According to Wallop environmental advocacy and 'eco-terrorism' were indistinguishable. "Make no mistake. These are acts of terrorism and they must be stopped. Ecoterrorists have been allowed to continue their path of destruction and wage war on American businesses for years, all under the guise of 'contributing to the greater good.' In reality, these terrorists are endangering lives and costing taxpayers hundreds of thousands of dollars". Wallop and Ron Arnold from CDFE singled out Rainforest Action Network, which was labelled "one of the biggest law-breakers."

Boise Cascade had sent letters to RAN's individual and foundation donors branding RAN as "reckless, lawless radical activists lashing out against modern society". At the same time, an anti-RAN Web site (ranamuck.org) published by Ron Arnold from the Center for the Defense of Free Enterprise accused RAN of "pursuing an anti-capitalist 'social change' agenda to disempower every kind of business and industry that supports the modern world". All three - the timber company, Frontiers of Freedom and CDFE accused RAN of being linked to the Earth Liberation Front, which RAN denies.

On June 18, 2001, Frontiers of Freedom, sent a letter to the IRS asking it to revoke RAN's 501(c) 3 nonprofit tax status. A Frontiers of Freedom press release was headed "Test Case Could Slash Donations to Radical Environmental Groups test case". If successful, the press release noted, the strategy could be applied against other "radical environmental groups that are skirting our nation's tax laws". "It's really pretty simple," Frontiers of Freedom spokesman Jason Wright said. "If you take taxpayer dollars, you ought not to get involved in controversial issues".

The protest actions that FoF listed mostly involved the hanging of banners, which according to the think tank, does not fall under the legal definition of "charitable" or "educational" activities. On this basis, Frontiers of Freedom argued RAN's IRS tax-exempt status should be withdrawn.

A tax lawyer specialising in non-profits at the legal firm Shaw Pittman in Washington told the Wall Street Journal that even if the complaint was dismissed it was a tactic that would have an effect. "Reporting political enemies to the IRS is an attractive tactic because it forces the enemy to spend resources and sleepless nights ... Adverse publicity is an added bonus, particularly if it scares away donors," he said.

Rather than retreating, RAN opted to defends its actions and accuse Frontiers of Freedom of attempting to curtail their rights to free speech. The President of the Tides Foundation, Drummond Pike, spoke out as a foundation funder that wasn't going to be deterred. "If it were up to these folks, they would have taken away Martin Luther King's church's status," he said in a RAN media release. [1]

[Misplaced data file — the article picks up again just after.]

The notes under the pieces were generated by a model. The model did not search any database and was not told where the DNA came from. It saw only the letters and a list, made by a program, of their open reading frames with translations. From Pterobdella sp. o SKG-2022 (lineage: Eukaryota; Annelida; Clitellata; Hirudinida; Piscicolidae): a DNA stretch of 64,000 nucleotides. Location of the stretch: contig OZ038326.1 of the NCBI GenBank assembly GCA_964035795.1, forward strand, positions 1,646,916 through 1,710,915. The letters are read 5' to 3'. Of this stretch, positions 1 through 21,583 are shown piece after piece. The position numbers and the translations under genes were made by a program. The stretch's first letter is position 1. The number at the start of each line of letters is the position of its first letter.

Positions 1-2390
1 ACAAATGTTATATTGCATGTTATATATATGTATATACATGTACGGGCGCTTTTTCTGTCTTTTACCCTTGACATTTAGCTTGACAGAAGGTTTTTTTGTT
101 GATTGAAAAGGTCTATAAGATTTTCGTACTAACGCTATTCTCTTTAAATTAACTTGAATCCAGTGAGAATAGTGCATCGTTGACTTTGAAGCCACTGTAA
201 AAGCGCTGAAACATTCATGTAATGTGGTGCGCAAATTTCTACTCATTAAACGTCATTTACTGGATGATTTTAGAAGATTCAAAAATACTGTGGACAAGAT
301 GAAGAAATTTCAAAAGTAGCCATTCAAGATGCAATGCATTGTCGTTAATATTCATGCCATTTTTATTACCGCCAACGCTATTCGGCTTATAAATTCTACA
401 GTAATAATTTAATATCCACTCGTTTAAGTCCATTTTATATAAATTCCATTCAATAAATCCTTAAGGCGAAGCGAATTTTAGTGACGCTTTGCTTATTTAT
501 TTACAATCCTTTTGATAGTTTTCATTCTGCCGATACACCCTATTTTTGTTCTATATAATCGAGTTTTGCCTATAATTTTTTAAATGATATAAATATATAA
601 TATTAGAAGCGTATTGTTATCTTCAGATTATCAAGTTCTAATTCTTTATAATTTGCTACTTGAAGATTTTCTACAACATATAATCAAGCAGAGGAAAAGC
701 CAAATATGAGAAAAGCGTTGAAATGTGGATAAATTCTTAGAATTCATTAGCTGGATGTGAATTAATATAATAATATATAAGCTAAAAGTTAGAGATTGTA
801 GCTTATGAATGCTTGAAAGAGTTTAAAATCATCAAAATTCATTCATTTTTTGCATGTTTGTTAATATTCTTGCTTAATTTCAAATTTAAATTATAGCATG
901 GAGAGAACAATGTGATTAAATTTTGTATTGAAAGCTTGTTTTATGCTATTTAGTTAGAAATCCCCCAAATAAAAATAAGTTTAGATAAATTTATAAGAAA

Jim Wheaton, founder and senior counsel for First Amendment Project, which is provided legal support to RAN: "No one should think for a moment that this is anything other than an attempt to put RAN out of business".[2]

The Independent (UK) reported the attack as follows: "Loggers Try To Demonise Environmental Groups As 'Terrorists': "Emboldened by their powerful new friends in the White House, some of America's most prominent lumber and mining companies have launched an offensive against grassroots environmental activists. They are trying to associate them with "terrorist" acts of sabotage and urging the government to strip them of tax-exempt charitable status". The paper called the confrontation "arguably the nastiest environmental stand-off since the Reagan era." [3]

By the end of 2003, Boise Cascade had retreated, announcing a new environmental policy promising that as of 2004 it would "no longer harvest timber from old-growth forests in the United States."

In a review of the campaign, journalist Jeff Shaw noted that the aggressive attacks on RAN may well have backfired. The Director of the old-growth campaign for RAN, Jennifer Krill, told Shaw that the letters sent to the organisations funders had little effect. "If anything, I think we got more funding as a result [of Boise's letter-writing campaign]," says Krill.

The attempt to equate peaceful civil disobedience with terrorism prompted the organisation to organise a major protest outside Boise's corporate headquarters in July 2001. "That action, in my view, is what turned the tide," Krill said. [4]